Surgical knot integrity: Effect of suture type and caliber, and level of residency training

Meadow M. Good, Levi B. Good, Donald D. McIntire, Spencer A. Brown, Clifford Y. Wai

Research output: Contribution to journalArticle

8 Scopus citations


Objective: To evaluate if suture type and caliber or level of residency training affects strength and mode of failure of surgical knots. Design: All residents in an obstetrics and gynecology training program were invited to tie knots on a bench model using 2 calibers (0 and 3-0) of 2 types of surgical suture (polyglactin 910 and polydioxanone). The failure load, mode of failure, and loop lengths of the knots were determined. Setting: University of Texas Southwestern Medical Center, Dallas, Texas. Participants: Physicians enrolled in the University of Texas Southwestern Medical Center Obstetrics and Gynecology residency training program. Results: Seventy-one of 73 residents participated. Knots tied with 0-caliber sutures had a higher mean failure load than those tied with 3-0 caliber sutures. For each type and caliber of suture, there were no differences in failure load between each level of residency training. However, senior residents tied knots with shorter loop lengths and had a lower proportion of knots that unraveled or slipped. Conclusions: Even though there were no differences in failure loads, senior residents tied tighter and more secure knots than their junior counterparts.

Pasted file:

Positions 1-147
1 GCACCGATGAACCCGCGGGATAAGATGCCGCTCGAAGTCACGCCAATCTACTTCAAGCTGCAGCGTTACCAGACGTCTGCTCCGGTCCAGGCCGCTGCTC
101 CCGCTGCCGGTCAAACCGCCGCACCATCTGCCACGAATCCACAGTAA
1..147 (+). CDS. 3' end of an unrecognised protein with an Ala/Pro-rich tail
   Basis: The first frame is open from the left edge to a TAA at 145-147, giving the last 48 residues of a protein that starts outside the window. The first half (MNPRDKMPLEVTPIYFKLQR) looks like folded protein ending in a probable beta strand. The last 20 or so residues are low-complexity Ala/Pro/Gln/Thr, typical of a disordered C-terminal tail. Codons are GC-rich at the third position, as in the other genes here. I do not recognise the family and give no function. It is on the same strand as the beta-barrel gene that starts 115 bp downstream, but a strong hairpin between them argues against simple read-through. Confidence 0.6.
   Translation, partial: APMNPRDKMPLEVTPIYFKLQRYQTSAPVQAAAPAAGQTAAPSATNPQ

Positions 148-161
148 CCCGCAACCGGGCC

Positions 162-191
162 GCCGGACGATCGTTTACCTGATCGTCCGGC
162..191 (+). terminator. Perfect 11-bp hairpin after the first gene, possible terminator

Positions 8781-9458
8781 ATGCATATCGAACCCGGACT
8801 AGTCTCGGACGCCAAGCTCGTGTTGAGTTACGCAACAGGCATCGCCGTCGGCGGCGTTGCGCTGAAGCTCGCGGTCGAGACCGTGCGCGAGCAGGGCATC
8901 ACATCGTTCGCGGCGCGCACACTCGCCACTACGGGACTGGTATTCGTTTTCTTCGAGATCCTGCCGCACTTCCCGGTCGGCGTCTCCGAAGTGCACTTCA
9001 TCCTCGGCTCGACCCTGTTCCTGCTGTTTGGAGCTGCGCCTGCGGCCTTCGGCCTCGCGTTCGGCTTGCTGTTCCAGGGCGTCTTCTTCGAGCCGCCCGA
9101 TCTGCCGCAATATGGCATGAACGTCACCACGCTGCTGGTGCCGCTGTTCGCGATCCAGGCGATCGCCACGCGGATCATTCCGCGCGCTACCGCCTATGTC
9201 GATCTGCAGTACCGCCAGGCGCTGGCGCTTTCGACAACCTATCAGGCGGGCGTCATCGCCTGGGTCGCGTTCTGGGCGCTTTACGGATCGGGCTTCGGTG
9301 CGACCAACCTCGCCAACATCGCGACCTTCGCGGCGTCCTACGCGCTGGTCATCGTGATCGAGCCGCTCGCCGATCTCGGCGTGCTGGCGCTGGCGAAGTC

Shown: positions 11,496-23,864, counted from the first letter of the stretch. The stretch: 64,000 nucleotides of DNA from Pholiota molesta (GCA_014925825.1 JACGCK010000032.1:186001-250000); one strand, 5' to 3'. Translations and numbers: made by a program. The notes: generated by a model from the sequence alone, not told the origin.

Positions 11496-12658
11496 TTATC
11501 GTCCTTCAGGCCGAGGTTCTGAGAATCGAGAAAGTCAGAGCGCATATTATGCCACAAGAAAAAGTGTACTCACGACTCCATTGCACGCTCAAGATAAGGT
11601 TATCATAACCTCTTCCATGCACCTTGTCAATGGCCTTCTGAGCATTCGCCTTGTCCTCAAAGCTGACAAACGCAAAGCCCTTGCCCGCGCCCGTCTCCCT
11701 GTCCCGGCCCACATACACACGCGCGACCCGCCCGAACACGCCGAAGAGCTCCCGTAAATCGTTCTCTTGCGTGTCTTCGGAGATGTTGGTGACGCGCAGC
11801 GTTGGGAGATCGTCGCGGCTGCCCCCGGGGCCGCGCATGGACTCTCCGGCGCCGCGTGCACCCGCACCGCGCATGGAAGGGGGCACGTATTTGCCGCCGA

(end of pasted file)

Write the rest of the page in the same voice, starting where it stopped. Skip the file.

Original languageEnglish (US)
Pages (from-to)156-160
Number of pages5
JournalJournal of Surgical Education
Issue number1
StatePublished - Jan 1 2013



  • failure load
  • knot strength
  • polydioxanone
  • polyglactin
  • resident
  • suture

ASJC Scopus subject areas

  • Surgery
  • Education

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